2.50
Hdl Handle:
http://hdl.handle.net/10755/157313
Type:
Presentation
Title:
AFRICAN-AMERICAN WOMEN'S KNOWLEDGE, ATTITUDES, AND BELIEFS ABOUT MENOPAUSE
Abstract:
AFRICAN-AMERICAN WOMEN'S KNOWLEDGE, ATTITUDES, AND BELIEFS ABOUT MENOPAUSE
Conference Sponsor:Western Institute of Nursing
Conference Year:2010
Author:O'Brien, Anne-Marie, MSN, BSN, MA
P.I. Institution Name:Arizona State University
Title:Women's Health NP and PhD Student
Contact Address:300 North 3rd St., Phoenix, AZ, 85004, USA
BACKGROUND: The Menopause Transition represents a dynamic period of biopsychosocial change for women. Of critical importance to healthy outcomes in aging is addressing the physiologic changes that occur as a result of postmenopausal estrogen loss. African-American women when compared to white women are at greater risk for developing obesity related diseases such as cardiovascular disease and diabetes, and for developing physical limitations as they age. These patterns may be in part the result of lifestyle behaviors that traditionally include diets high in fat and low rates of physical activity. Lifestyle behavior modification can reduce these disease risks and improve long term health outcomes. Nursing research on health transitions suggest that lifespan transitions such as menopause are opportunities for behavior change. Facilitators in the transition response include: preparation and knowledge, cultural beliefs, attitudes, and meanings. Therefore, in order to design nursing interventions that foster behavior change during this critical health transition, we must first study African-American womenÆs understanding of the health changes associated with the menopause transition and what it means to them.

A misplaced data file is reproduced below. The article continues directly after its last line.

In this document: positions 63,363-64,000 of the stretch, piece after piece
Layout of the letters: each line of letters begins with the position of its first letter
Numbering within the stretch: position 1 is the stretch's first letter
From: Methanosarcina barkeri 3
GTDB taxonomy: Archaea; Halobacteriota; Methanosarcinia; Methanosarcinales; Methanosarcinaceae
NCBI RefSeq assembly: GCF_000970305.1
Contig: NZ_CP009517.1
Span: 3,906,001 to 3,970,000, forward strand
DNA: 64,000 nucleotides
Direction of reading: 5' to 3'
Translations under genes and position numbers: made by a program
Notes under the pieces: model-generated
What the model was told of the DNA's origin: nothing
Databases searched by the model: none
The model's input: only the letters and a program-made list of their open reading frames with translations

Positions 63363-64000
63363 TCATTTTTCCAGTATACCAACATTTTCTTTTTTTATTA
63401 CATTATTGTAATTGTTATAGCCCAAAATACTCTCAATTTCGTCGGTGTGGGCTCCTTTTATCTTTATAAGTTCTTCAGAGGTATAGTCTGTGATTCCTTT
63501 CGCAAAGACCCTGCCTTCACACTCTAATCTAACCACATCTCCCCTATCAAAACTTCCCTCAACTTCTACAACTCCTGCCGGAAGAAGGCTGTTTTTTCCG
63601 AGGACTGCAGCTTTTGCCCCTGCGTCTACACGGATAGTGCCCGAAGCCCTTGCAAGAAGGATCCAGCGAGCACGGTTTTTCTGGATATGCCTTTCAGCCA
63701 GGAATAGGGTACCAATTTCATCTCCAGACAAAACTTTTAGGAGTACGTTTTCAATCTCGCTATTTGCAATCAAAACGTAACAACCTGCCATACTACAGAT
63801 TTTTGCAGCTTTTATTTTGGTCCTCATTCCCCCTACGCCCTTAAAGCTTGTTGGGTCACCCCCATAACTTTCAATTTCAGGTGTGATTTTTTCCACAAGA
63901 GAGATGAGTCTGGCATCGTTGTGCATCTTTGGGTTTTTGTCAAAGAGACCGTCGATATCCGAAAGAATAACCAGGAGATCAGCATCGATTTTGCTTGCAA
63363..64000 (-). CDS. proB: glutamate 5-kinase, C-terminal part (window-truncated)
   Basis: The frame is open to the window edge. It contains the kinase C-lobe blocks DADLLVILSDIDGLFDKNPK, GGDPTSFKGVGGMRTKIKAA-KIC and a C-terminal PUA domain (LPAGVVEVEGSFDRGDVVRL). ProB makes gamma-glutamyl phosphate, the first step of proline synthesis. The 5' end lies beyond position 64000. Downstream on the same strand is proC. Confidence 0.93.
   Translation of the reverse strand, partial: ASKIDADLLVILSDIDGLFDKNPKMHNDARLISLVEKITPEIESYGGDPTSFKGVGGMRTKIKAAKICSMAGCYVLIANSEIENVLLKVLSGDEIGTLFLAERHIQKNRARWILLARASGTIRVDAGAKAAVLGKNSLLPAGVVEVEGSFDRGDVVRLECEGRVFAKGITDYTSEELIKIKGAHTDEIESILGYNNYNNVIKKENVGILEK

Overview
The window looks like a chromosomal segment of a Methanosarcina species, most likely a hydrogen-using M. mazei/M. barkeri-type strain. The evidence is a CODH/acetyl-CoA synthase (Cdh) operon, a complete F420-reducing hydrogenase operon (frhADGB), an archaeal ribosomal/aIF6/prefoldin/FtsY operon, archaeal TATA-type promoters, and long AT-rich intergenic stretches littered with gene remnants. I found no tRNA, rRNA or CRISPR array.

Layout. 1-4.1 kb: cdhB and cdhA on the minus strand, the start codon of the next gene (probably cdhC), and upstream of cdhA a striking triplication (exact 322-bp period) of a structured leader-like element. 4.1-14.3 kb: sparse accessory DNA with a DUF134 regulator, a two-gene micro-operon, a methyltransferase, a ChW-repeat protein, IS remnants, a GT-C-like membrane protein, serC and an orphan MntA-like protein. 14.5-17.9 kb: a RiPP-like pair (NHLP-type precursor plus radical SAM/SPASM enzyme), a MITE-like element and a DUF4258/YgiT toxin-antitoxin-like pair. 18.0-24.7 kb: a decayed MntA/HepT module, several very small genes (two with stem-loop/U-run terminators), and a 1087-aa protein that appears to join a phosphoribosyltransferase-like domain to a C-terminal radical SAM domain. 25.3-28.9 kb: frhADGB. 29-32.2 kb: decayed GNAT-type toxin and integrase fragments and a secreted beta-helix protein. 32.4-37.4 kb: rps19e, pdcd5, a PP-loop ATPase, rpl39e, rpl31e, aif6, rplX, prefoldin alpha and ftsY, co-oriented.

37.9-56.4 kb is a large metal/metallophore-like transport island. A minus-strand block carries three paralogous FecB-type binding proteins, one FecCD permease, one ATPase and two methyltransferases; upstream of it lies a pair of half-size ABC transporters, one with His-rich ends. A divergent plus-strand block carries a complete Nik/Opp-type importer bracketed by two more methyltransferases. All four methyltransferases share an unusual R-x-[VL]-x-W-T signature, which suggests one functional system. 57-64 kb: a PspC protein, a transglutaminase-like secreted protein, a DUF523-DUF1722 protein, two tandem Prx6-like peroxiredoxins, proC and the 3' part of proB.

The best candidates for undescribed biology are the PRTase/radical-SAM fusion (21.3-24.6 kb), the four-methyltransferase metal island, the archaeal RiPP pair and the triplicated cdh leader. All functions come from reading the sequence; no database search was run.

PURPOSE: The purpose of this presentation is to provide results of a comprehensive review of the literature on African-American womenÆs attitudes, knowledge, and beliefs about menopause. Findings will inform future research on ways that the menopause transition could serve as an opportunity for the adoption of healthy lifestyle behaviors among African-American women.
METHODS:
A comprehensive review of the literature was completed with these criteria: